ACA Readiness, Presented by Sean Bradley
Although the Affordable Care Act was designed to make sure that all American citizens have access to health insurance, it’s really a tax law. According to Sean Bradley of Bradley Strategies, the burden of proof that a taxpayer is doing the right thing lies with the taxpayer himself. There’s no one-size-fits-all answer when responding to the ACA, because its impact really depends on the people you’re placing. But if you know to capture all the necessary information, you’ll be well-prepared to prove your compliance when the time comes.
The ACA employer manadate became effective for many on January 1st. So ultimately, 2015 is the first year under the ACA. 2016 may look different. It’s possible that the IRS may make changes to the ACA in the near future for a number of reasons. By the end of July, the Supreme Court will rule on certain reporting rules that will affect the provision of subsidies, and, of course, the presidential election is coming up in 2016.
Do you have the necessary processes and procedures in place to ensure continued compliance with the ACA? These include:
- Supporting your information reporting to the IRS
- Demonstrating ongoing compliance
- Administering benefits properly and efficiently – this includes proper enrolling, onboarding, and offboarding procedures
Bradley noted that health insurance can be a very personal and emotional benefit for certain employees. It’s possible that you could lose an employee if it’s not handled carefully and correctly.
While general preparation is certainly a must for your company’s reaction to the ACA, you also have to know the specifics of what’s required of you. Your company will need to fill out two forms: the 1095-C and the 1094-C, the latter of which is the transmittal form. These two forms are the basis for the IRS issuing the ACA employer mandate. The information you enter into these forms will determine whether or not your employees qualify for a tax credit. For the 1095, you’ll need to know information like:
- The names, dates of birth and Social Security numbers of an employee’s dependents
- Whether insurance is offered to an employee for every month of the year
- Whether your company is using a safe harbor
For the 1094, you’ll need some different information, like:
- How many full-time employees you have for each month
- How many total employees you have for each month
- Whether or not you’re part of a controlled or affiliated group for tax purposes
- Whether or not you’re taking advantage of transition relief
But for many companies, this entire process won’t truly begin for a while yet. So what can these companies do now? According to Bradley, if you want to begin preparation for compliance with the ACA now, you should:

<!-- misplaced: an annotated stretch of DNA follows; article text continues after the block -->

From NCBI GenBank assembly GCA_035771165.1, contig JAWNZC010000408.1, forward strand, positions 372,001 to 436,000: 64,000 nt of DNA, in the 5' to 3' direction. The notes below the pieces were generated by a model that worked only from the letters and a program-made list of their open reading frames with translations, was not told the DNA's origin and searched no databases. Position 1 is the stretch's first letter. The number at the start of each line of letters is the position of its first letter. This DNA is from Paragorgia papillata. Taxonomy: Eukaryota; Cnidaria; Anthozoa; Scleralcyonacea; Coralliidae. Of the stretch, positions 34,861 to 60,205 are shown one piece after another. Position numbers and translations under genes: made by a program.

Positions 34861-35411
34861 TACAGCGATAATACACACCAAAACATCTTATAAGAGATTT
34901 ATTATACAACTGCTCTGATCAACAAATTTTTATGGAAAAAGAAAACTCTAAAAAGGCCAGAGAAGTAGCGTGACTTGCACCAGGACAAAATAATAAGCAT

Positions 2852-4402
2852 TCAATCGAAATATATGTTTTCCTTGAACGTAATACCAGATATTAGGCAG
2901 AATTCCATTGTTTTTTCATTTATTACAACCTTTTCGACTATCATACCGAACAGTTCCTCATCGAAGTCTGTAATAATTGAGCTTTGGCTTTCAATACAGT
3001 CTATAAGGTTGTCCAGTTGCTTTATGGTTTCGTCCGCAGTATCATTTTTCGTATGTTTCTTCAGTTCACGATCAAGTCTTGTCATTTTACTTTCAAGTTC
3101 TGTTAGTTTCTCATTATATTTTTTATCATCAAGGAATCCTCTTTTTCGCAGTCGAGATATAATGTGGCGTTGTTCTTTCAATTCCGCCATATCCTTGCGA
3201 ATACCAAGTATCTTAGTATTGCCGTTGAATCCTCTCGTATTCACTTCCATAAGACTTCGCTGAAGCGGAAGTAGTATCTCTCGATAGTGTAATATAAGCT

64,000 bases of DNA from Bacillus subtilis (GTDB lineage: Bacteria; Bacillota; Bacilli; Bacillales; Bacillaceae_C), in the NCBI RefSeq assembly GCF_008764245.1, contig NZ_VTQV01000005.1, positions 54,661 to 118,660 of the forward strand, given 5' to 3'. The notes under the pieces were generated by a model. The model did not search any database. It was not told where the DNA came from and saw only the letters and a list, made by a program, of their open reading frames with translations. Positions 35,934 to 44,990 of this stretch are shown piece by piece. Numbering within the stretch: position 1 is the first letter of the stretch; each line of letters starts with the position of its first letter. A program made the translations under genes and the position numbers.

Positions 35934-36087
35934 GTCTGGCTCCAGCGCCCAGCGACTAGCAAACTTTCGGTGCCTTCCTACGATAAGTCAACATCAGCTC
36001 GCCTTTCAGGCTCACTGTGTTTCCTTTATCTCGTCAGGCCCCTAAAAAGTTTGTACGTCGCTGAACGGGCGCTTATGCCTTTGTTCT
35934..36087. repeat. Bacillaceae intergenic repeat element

- Review processes and procedures
- Review your legal entity ownership structure
- Coordinate your vendors – you have to determine who has which pieces of the puzzle, what your expectations are, and who’s driving the bus
There are a number of requirements, qualifications, and classifications that you should check in order to make sure you’re fully aware of your company’s status before engaging in ACA preparation.
- Meeting Employer Mandate requirements
- Qualification for transition relief rules
- Classification of employees
- Classification of workers – In particular, the IRS may reclassify independent contractors as employees. In this case, you may not realize that the person you’re not offering insurance to, who you’d thought was classified as a contractor, is actually a full-time employee for whom your company is responsible.
In order to demonstrate that you’ve met the requirements of the Employer Mandate, you must prove that your company offers:
- MEC – minimum essential coverage
- Coverage that provides minimum value – this could be at a higher threshold than MEC, so it’s something to watch out for
- Affordable coverage – it’s up to you to determine and provide this information on your own; safe harbors may factor into the equation
- Coverage to substantially all full-time employees
At this point, Bradley pointed out that a new ACA disclosure agreement requires that employees receive a summary of the insurance plan that your company provides. It is also imperative that you get waivers from employees who elect to turn down insurance that you offer.
There are also transition rules that your company can take advantage of in order to delay the date from which you have to provide insurance:
- Mid-size applicable large employers – employers with greater than 50 but less than 100 full-time and equivalent employees may qualify for this rule. However, it’s not just about your company size – you also have to meet other requirements: you can’t have artificially deflated your headcount, and you can’t have decreased the value of your benefits. The employer’s contribution has to remain consistent from a dollars perspective, and you can’t decrease the number of employees or the classification of employees that are available.
- Qualification for health plans on fiscal year instead of calendar year – If your company works on a fiscal year, you may qualify for the chance to delay the start of your first ACA year until the first day of your fiscal year in 2015. However, your fiscal year plan has to have been in place since at least December 27, 2012.
Your company also needs to decide upon a method of classifying your employees:
- Variable hourly vs. full- time vs. part-time vs. seasonal
- You need to have a system/process in place
- Support how you arrived at this conclusion
Creating a checklist for compliance isn’t a bad idea – it may be a good resource to fall back on in order to ensure that classification is administered consistently across your business.
For further insights and best practices from Sean Bradley on how your company can be prepared for ACA compliance, check out Bradley’s deep dive into ACA Transition Relief!